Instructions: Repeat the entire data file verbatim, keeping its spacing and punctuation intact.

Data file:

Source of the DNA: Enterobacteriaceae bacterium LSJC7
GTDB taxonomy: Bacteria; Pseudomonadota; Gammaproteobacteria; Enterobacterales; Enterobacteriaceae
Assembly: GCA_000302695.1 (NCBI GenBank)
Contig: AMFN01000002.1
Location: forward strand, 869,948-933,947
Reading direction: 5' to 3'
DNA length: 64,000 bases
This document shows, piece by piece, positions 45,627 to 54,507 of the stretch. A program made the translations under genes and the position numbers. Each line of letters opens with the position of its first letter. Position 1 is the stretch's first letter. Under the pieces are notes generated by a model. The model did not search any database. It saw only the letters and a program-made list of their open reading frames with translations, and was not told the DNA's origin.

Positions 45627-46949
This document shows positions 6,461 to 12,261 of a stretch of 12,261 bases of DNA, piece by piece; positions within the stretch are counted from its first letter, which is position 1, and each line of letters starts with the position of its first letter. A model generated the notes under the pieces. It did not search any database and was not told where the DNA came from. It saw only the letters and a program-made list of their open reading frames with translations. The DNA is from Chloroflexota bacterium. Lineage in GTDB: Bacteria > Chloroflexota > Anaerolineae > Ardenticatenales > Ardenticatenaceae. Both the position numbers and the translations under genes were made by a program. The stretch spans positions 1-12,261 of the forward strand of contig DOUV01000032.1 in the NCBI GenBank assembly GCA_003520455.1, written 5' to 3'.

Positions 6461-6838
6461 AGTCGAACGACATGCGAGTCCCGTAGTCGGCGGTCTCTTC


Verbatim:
Source of the DNA: Enterobacteriaceae bacterium LSJC7
GTDB taxonomy: Bacteria; Pseudomonadota; Gammaproteobacteria; Enterobacterales; Enterobacteriaceae
Assembly: GCA_000302695.1 (NCBI GenBank)
Contig: AMFN01000002.1
Location: forward strand, 869,948-933,947
Reading direction: 5' to 3'
DNA length: 64,000 bases
This document shows, piece by piece, positions 45,627 to 54,507 of the stretch. A program made the translations under genes and the position numbers. Each line of letters opens with the position of its first letter. Position 1 is the stretch's first letter. Under the pieces are notes generated by a model. The model did not search any database. It saw only the letters and a program-made list of their open reading frames with translations, and was not told the DNA's origin.

Positions 45627-46949
This document shows positions 6,461 to 12,261 of a stretch of 12,261 bases of DNA, piece by piece; positions within the stretch are counted from its first letter, which is position 1, and each line of letters starts with the position of its first letter. A model generated the notes under the pieces. It did not search any database and was not told where the DNA came from. It saw only the letters and a program-made list of their open reading frames with translations. The DNA is from Chloroflexota bacterium. Lineage in GTDB: Bacteria > Chloroflexota > Anaerolineae > Ardenticatenales > Ardenticatenaceae. Both the position numbers and the translations under genes were made by a program. The stretch spans positions 1-12,261 of the forward strand of contig DOUV01000032.1 in the NCBI GenBank assembly GCA_003520455.1, written 5' to 3'.

Positions 6461-6838
6461 AGTCGAACGACATGCGAGTCCCGTAGTCGGCGGTCTCTTC